I Hold My Breath When…

I Forgot My Homework

Children find all kinds of reasons to hold their breath: stress, feeling unprepared, anger, fear, control, and play. Most of the breath-holding at the youngest of ages is unintentional and part of the autonomic system not having the support that it needs to fully function.

Although the length of time a child subconsciously holds their breath reduces as they age, the habits can have a lasting impact on their health and wellness.

You are never too young to learn healthy breathing habits and patterns. Take some time to help your child experiment with their breath. Find activities that increase lung capacity and function while extending the overall health and cognitive function of your child.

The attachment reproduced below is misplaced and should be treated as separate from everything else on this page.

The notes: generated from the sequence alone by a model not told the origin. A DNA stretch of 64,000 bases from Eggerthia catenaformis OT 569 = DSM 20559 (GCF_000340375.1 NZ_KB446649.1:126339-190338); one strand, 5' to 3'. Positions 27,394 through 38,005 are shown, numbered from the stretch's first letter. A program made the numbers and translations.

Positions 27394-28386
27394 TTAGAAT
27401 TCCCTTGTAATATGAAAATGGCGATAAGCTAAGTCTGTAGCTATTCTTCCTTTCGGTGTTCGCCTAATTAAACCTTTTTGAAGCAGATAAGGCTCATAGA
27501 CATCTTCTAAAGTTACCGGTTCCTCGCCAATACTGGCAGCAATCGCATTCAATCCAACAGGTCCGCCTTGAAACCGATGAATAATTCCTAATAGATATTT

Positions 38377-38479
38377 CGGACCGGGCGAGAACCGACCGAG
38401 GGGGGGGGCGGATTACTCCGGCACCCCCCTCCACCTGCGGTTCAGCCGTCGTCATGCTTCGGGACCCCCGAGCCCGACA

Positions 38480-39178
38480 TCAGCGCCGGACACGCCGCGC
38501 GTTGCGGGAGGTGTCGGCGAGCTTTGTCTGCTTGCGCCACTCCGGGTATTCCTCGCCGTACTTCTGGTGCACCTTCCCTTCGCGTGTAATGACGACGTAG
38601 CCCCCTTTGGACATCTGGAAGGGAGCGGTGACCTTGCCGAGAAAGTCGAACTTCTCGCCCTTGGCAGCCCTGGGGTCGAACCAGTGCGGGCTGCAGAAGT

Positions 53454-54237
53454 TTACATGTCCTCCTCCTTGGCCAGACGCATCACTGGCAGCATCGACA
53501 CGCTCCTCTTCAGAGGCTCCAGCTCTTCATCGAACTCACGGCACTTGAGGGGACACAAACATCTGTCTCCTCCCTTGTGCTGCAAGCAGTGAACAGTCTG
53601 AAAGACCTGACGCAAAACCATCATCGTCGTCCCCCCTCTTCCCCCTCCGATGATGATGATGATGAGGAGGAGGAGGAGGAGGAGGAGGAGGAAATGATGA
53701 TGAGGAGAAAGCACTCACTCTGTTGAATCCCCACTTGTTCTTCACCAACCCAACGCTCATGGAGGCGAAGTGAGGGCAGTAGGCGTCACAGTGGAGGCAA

Playful activities like timing how long you can hold your breath or blowing up balloons can help you get a better understanding of your child’s breath function.

Change in Breath

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Breath Work

Enjoy the shared exercises, methods, articles, and breath work support. We welcome every contribution!

Medically Supported Share

Presented in Michigan Medicine, August 21, 2019, Author: Healthwise Staff, Medical Review:John Pope MD – Pediatrics

Breath-Holding Spells

Common in very young children, could the same iron deficiency anemia contribute to adult breath holding? 

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